Britain on Thursday announced it had signed deals to buy more than 10 million coronavirus antibody tests from pharmaceutical firms Roche and Abbott for distribution to frontline healthcare workers.
“From next week we will begin rolling these out in a phased way, at first to health and care staff, patients and residents” of care homes, Health Secretary Matt Hancock said.
Speaking at the government’s daily coronavirus briefing, he said: “This is an important milestone and it represents further progress in our national testing programme.”
He cautioned that it was not yet confirmed that having COVID-19 antibodies conferred immunity, but said the tests would help better understand the disease.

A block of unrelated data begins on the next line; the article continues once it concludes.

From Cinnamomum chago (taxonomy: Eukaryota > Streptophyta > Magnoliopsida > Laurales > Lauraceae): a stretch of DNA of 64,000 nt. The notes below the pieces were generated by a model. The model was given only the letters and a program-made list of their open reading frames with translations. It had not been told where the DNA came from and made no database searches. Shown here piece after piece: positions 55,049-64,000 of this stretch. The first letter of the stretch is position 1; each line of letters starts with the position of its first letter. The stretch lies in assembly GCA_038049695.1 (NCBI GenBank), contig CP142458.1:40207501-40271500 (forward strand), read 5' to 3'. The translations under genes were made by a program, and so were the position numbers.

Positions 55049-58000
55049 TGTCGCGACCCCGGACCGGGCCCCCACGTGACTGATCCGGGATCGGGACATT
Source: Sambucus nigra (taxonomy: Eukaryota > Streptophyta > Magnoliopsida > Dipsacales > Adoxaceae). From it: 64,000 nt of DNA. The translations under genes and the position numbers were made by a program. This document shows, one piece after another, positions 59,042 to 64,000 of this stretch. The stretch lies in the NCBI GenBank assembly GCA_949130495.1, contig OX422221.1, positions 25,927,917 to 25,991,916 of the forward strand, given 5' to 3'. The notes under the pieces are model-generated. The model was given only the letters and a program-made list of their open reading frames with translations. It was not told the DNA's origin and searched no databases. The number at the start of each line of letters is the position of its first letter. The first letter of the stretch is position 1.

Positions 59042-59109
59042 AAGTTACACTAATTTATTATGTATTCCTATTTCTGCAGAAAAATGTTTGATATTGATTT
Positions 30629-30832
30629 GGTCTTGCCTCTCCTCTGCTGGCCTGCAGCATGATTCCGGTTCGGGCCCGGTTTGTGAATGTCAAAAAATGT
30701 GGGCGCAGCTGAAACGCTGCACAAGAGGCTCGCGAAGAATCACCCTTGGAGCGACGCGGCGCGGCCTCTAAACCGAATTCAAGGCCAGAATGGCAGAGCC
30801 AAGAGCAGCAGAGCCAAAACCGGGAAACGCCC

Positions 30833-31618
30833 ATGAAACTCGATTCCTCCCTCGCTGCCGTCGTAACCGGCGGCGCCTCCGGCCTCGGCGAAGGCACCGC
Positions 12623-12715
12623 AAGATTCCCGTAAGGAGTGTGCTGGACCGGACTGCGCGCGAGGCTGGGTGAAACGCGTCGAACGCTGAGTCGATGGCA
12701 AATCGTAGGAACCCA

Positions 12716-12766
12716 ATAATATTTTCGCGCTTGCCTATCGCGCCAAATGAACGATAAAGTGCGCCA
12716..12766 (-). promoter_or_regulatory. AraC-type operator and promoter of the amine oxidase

Hancock also revealed that around 17 percent of people in London, and around five percent or higher elsewhere in the country, had tested positive for coronavirus antibodies, according to a small population sample.
Britain has recorded the highest number of deaths in Europe from coronavirus, with more than 36,000 people who have tested positive having died so far.
Like many countries, however, it is gradually easing a nationwide stay-at-home order imposed at the end of March.
After being criticised for a slow initial response to the outbreak, Prime Minister Boris Johnson — who himself was hospitalised with coronavirus — has promised a “world-beating” tracing strategy by the beginning of June.
A smartphone app is currently being tested, while the government has also promised to recruit 25,000 tracing staff.